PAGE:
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By: oraymw, Oraymw
Feb 01 2014 12:06pm
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Welcome to Ars Arcanum, the MTGO stats-based limited column. I’ve haven’t been as prolific with articles lately; life has been busy and beautiful. I expect that I’m not going to be able to churn out these articles quite as quickly as in the past, but I still plan on putting out these spoiler analyses, as well as draft overviews and follow-ups. In any case, Born of the Gods is upon us, so it is time to dig deep into the spoiler, and see what kind of information we can glean. I’m drawing all of this information from the full Born of the Gods Spoiler, which you can find by clicking that link.

As always, we’ll start with basic premises. Creatures are the foundation of limited. Everything else in the format is determined based on what kinds of creatures will be showing up in the format. Because of that, these articles focus mostly on creatures. Once we look at what the creatures are doing, we are then able to figure out the quality of removal spells and creature enhancements, but the value of those cards is determined by the types of creatures with which they are interacting.

Also, I should remind readers of the change of philosophy that I’ve taken since the Theros Spoiler Analysis. In that article, I talked about the purpose that I want these articles to accomplish. The goal is not to be predictive; the goal is to take as much data on the realities of the format as possible, and then use that data as a jumping off point for discussing the possibilities of what will happen. Magic is an incredibly complex game, and I don’t think that it serves all of our best interests for people like me to take hard and fast stances on things that we can’t possibly understand yet. Instead, I will present the information that I have gathered and explore the implications of that data. Again, the focus is exploration, not prediction.

Finally, I need to recap my methods. The basic concept of my articles is called rarity weight. It is a value assigned to different card rarities in order to help us understand how often those cards will show up. Rares have a much lower impact on the overall draft environment than commons, because commons show up with much more regularity. This is especially important when we are adding a small set to the environment, because the rarity weights are different, but I’ll discuss that in more detail below.

With premises stated, let’s get on with the analysis!

Draft Order

In 2011, we saw the release of Mirrodin Besieged and a drastic change in draft order. Before then, whenever we added a new set to the draft format, we would take away one of the large set packs, and add on the new set to the end of the block. For example, we drafted Zendikar, Zendikar, Zendikar until the release of Worldwake, at which point we drafted Zendikar, Zendikar, Worldwake. But with the release of Mirrodin Besieged, we started drafting in reverse order, with Besieged, Scars, Scars. I was very excited for that changed, I thought that it would increase the impact of new sets on the draft environment. It seemed obvious to me that if we were drafting that set first, that it would have a bigger impact on our drafts, because we wouldn’t already be in a set strategy. Fast forward three years, and we’ve had a few other experiences with that draft order. Most specifically, I learned a lot about this draft order from Dragon’s Maze, and I feel like I have a much better handle on how this draft order as affected draft environments.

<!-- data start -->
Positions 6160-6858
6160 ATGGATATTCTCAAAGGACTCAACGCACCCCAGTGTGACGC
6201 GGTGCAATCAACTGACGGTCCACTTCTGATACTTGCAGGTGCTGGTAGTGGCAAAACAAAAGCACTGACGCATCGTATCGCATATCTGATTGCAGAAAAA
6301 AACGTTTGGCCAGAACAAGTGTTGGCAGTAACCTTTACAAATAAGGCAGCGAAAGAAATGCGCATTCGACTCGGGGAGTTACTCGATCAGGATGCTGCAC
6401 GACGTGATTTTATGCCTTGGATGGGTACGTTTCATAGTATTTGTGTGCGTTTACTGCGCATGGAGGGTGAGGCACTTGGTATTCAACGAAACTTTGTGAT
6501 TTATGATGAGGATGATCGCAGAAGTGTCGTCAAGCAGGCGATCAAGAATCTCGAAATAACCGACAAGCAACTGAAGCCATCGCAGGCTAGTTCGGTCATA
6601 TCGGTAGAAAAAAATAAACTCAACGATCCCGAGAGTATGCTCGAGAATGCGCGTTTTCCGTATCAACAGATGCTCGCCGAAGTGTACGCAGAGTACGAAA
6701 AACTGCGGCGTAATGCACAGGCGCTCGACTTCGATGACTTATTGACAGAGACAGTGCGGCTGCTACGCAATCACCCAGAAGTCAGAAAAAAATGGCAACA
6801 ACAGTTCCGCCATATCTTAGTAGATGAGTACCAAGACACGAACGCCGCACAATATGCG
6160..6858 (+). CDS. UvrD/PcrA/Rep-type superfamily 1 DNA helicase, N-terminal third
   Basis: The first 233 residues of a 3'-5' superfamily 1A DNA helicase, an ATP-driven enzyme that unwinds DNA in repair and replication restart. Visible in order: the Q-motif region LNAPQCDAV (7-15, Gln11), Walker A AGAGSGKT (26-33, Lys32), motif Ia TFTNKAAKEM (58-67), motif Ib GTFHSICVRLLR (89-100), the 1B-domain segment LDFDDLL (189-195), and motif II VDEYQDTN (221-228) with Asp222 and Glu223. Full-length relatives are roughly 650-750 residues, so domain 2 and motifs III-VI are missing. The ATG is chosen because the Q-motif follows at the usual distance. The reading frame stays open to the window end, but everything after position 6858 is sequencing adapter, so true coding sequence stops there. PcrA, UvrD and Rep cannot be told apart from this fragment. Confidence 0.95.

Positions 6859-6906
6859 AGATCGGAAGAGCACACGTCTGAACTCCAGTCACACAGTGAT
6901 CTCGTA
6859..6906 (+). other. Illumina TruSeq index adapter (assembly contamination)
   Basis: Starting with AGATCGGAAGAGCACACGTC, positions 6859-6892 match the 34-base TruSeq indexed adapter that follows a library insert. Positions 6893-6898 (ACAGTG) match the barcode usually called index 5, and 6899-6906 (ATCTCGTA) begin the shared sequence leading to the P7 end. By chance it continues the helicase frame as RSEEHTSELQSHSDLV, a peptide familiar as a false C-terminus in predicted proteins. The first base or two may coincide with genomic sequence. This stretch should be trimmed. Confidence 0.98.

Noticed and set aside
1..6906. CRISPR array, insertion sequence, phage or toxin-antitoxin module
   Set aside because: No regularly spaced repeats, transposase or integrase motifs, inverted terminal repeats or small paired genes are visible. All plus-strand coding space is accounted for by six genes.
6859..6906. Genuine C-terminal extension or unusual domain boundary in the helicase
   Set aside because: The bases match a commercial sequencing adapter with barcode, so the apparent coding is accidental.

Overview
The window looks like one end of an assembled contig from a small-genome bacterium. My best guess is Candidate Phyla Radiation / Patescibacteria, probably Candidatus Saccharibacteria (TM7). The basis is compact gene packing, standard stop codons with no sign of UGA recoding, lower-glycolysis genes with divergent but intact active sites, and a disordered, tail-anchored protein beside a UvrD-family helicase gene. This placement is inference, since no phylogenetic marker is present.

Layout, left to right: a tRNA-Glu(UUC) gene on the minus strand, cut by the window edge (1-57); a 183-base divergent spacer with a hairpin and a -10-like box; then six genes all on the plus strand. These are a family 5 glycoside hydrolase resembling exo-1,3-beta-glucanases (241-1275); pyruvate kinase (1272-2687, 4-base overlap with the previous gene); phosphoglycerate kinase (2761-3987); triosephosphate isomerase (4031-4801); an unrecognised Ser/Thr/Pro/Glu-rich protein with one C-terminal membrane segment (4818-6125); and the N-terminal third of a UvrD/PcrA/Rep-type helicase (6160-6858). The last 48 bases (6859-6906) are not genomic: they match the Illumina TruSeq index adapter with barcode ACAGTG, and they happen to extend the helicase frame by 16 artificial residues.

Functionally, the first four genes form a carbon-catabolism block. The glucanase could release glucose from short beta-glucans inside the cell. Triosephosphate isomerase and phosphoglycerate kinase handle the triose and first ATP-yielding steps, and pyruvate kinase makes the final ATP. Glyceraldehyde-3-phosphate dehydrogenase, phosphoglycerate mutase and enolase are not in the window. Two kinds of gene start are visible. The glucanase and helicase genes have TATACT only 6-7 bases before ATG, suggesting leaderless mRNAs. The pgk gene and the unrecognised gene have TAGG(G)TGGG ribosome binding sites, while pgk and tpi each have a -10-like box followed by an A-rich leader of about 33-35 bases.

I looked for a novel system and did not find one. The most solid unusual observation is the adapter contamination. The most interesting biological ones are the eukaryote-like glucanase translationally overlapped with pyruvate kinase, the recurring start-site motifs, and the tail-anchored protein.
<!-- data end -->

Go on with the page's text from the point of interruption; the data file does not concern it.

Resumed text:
The biggest thing that I wanted to discuss was that we tend to play fewer cards on average from our first pack than from our last two packs. When I originally sat down to write this article, I just made that statement, since it was based on a lot of logic that I had used over the past year, but I realized that since this is a data-focused article, I needed to dig in and get some data on this. Therefore, behold:

In this graph, we see the average number of cards played from each pack, with a caveat. This is based entirely on my own drafts. It is, necessarily not as accurate as most of my draft data is, but it is still close enough to illustrate the point, especially since we see almost a 10% gap between pack one and pack two. Basically, I play 7.27 cards from pack one, 7.9 cards from pack two, and 8.07 cards from pack three on average. Let me explain the theory, in case this doesn’t make sense. In pack one, you usually want to spend your time reading signals and making sure that you get into the right colors. If you do this, it means that you’ll be able to reap more rewards in the later packs. Forcing the wrong color can often be disastrous. Because of this, you tend to spread your pack one picks more liberally across the colors. The focus on pack one is less about picking up staple cards, and more about picking up the strongest cards in the pack, in order to give yourself a sense of direction in the draft.